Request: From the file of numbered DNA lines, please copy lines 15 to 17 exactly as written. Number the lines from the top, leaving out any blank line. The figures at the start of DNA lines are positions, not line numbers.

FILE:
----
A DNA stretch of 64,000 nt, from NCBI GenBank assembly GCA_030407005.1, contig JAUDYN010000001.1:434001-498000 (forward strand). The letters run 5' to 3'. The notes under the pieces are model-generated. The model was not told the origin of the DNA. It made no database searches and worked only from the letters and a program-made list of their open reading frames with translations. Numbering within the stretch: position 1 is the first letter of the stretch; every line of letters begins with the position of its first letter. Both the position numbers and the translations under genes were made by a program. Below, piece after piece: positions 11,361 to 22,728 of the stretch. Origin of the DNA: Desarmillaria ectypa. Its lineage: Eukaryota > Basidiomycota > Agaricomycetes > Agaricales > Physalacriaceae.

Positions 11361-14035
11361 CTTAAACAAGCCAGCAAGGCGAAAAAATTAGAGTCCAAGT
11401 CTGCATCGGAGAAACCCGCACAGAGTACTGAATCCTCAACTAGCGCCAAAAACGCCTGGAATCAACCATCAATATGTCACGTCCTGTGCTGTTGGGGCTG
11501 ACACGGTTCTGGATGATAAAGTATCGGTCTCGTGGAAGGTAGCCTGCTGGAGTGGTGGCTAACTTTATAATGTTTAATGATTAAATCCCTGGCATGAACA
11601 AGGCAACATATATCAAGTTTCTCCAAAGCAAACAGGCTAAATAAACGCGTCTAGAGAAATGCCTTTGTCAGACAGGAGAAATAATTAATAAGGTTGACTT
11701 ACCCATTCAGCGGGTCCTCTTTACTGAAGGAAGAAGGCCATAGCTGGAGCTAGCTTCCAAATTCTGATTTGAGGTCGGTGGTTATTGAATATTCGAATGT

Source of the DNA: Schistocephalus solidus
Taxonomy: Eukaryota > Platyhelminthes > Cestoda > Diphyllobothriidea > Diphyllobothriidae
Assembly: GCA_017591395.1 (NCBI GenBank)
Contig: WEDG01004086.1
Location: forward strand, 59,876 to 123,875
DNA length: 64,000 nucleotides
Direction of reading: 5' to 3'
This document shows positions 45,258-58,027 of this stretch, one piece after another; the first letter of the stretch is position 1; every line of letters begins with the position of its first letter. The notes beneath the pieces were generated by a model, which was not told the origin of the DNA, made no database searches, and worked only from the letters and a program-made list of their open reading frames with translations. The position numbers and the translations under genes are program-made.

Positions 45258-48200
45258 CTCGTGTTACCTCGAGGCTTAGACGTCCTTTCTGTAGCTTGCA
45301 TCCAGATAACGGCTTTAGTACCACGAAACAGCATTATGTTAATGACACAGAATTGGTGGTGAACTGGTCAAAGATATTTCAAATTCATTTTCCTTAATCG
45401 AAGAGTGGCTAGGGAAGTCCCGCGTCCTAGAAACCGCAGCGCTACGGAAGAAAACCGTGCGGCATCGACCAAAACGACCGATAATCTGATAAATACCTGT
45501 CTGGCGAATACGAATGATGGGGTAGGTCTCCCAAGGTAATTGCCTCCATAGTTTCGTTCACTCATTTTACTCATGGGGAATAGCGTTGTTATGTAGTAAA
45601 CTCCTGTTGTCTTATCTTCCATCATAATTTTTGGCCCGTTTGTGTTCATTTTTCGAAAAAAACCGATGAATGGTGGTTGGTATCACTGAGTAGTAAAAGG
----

This document shows positions 45,258-58,027 of this stretch, one piece after another; the first letter of the stretch is position 1; every line of letters begins with the position of its first letter. The notes beneath the pieces were generated by a model, which was not told the origin of the DNA, made no database searches, and worked only from the letters and a program-made list of their open reading frames with translations. The position numbers and the translations under genes are program-made.

Positions 45258-48200
45258 CTCGTGTTACCTCGAGGCTTAGACGTCCTTTCTGTAGCTTGCA